Will the UN-75 Declaration Signify More Than a Birthday Party?

Negotiations on a declaration to mark the UN’s 75th birthday could show ways to improve multilateral governance to make the anniversary truly meaningful to humanity.

by Richard Ponzio. Read more on PassBlue.

  • Strengthen the International Criminal Court (ICC) and promote interim steps toward the Rome Statue’s universal ratification, as recommended by the Washington dialogue. The ICC’s many perceived flaws merit urgent attention, including its inability to prosecute, its vulnerability to political pressure from powerful countries, some questionable or weak jurisprudence, being outside the UN system and even a lack of cultural awareness of the court. With measures to tackle these shortcomings, an outreach campaign by diverse countries and civil society groups — buttressed by the future UN-75 declaration — could help promote progress toward widening acceptance of the Court’s jurisdiction.
  • Adopt a whole-of-ecosystem approach by linking climate governance to other environmental agreements, protocols and conventions, as proposed at the Seoul dialogue with former UN Secretary-General Ban Ki-moon. An ecosystem-wide approach will harmonize myriad international environmental agreements and state and nonstate parties. Enhanced coordination should begin with the four major environmental conventions (on climate change, biodiversity, combating desertification and law of the sea), but then extend to the more than 300 other existing environmental agreements (such as dealing with ozone depletion, pollution, land and water). This is the aim of current negotiations toward a new Global Pact for the Environment, which should also receive a boost from UN-75 deliberations.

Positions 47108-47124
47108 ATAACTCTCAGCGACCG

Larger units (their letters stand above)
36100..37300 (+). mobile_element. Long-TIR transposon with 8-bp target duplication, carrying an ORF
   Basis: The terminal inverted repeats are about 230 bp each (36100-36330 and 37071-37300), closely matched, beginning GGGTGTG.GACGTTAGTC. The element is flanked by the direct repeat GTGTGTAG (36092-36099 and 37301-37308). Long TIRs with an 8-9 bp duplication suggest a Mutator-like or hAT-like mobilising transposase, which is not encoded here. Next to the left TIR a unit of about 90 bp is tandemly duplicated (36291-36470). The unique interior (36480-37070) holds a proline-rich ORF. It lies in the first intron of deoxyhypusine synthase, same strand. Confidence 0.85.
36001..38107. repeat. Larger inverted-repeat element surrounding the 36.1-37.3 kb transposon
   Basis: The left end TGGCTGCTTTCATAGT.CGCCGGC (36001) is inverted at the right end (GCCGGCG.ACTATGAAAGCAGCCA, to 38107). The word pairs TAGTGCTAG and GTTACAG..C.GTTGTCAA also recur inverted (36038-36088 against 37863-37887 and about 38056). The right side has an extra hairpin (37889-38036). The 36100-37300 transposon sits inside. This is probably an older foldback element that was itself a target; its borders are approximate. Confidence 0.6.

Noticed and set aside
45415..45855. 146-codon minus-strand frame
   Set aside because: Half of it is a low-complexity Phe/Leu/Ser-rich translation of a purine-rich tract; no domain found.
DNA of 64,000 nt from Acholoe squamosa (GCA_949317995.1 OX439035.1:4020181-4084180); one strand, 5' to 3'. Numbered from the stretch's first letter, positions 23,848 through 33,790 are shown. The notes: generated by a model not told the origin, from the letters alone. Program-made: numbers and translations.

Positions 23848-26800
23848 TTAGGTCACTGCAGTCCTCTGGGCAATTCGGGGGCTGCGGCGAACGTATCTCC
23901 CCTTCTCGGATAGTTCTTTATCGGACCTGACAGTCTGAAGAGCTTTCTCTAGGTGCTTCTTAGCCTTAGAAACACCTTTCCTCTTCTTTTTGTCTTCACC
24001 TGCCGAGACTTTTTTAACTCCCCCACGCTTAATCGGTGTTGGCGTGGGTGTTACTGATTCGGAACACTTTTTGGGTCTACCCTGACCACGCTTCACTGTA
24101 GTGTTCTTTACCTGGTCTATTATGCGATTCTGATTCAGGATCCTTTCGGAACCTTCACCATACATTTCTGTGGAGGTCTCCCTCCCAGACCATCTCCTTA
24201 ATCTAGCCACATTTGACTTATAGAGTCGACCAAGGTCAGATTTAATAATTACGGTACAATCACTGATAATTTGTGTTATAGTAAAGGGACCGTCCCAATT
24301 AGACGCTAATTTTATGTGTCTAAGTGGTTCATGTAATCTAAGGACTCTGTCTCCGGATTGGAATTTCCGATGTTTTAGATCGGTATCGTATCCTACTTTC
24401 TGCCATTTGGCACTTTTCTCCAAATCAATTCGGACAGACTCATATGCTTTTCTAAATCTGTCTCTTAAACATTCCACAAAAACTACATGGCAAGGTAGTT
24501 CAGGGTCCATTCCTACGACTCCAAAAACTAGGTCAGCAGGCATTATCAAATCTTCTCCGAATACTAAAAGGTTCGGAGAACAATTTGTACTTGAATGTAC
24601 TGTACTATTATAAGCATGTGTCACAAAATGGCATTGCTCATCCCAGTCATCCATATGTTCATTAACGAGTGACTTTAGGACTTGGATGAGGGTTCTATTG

• Create a G20+ configuration as part of a new framework for global economic cooperation, as discussed at last November’s dialogue held at the World Bank. Every two years at UN headquarters, the G20 forum should engage the other 173 member countries of the world body to ensure greater institutionalized coordination with the World Bank, International Monetary Fund, World Trade Organization and others and prioritize better on crucial issues for the world economy. This new G20+ configuration could also strive to prevent the spread of cross-border financial shocks, promote the reduction of economic inequality and foster the inclusive growth that is needed to achieve the Sustainable Development Goals by 2030.

Independent Coverage the United Nations. A project of The New School’s Studley Graduate Program in International Affairs, supported by the Carnegie Corporation.

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